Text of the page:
• Akt;
  • gastric cancer;
  • HIF-1α;
  • MMP9;
  • osteopontin (OPN);
  • survival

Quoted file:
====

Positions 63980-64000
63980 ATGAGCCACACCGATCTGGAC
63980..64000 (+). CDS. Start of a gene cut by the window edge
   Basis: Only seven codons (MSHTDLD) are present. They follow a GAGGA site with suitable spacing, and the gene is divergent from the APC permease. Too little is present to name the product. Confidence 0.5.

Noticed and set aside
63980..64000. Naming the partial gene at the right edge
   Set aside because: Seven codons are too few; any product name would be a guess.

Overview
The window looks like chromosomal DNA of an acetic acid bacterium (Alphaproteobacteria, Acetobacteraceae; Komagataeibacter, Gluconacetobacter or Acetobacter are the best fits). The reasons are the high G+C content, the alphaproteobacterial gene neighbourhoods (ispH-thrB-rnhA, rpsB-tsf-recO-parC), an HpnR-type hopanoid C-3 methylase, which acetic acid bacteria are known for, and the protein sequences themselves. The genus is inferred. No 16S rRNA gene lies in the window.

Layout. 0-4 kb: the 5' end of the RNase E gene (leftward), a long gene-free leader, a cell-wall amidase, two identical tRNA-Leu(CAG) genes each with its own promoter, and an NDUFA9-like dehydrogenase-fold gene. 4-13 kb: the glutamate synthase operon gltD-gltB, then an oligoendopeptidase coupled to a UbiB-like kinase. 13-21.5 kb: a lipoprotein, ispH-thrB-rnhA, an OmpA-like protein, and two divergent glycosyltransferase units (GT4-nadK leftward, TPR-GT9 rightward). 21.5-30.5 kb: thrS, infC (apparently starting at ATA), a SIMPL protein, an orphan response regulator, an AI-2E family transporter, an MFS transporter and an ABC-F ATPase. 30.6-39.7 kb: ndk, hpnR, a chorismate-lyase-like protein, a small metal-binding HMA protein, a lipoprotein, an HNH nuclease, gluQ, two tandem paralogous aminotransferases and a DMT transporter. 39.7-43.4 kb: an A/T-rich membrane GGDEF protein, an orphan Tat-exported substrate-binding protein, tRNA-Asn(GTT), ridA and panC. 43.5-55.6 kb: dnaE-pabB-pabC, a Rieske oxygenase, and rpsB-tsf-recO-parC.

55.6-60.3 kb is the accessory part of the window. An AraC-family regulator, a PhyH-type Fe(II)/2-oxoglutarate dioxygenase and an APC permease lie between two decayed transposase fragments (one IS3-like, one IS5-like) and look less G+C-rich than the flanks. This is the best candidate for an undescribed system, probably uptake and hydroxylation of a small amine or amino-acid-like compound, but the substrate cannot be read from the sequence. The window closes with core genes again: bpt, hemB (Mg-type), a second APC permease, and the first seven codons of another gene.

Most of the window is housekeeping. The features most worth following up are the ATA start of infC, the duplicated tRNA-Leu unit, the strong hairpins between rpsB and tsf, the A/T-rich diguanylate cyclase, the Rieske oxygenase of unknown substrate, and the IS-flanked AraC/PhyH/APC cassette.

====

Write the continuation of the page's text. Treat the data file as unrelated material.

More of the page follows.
Osteopontin (OPN) is a secreted, integrin-binding matrix phosphorylated glycoprotein. OPN has been shown to facilitate the progression and metastasis of malignancies and has prognostic value in several types of cancer, including gastric cancer. However, the functional mechanism of OPN mediated metastatic growth in gastric cancer remains unclear. Here, using multiple in vitro and in vivo models, we report that OPN strongly promoted the progression and metastasis of gastric cancer. Immunohistochemical staining revealed that OPN, matrix metalloproteinase (MMP)9 and hypoxia-inducible factor (HIF)-1α have statistically significant different expression patterns between well- and poorly differentiated tissue samples (P < 0.05). Correlations existed between OPN and MMP9, and between OPN and HIF-1α (r1= 0.872, p1 < 0.01 and r2= 0.878, p2 < 0.01). Furthermore, OPN dramatically increased colony formation and invasion of gastric cancer cells in vitro and promoted tumour growth and metastasis in vivo. In addition, OPN potently protected gastric cancer cells from serum depletion-induced apoptosis. Further study shows that OPN activated phosphoinositide 3-kinase/Akt survival pathway and up-regulated HIF-1αvia binding to αvβ3 integrins in gastric cancer cells. Moreover, we found that OPN could activate MMP9 and up-regulate MMP2. Taken together, our results suggest that the survival-promoting function is crucial for OPN to promote the development of gastric cancer, and HIF-1α and MMP9 may play key roles during this process. Thus, targeting OPN and its related signalling network may develop an effective therapeutic approach for the management of gastric cancer.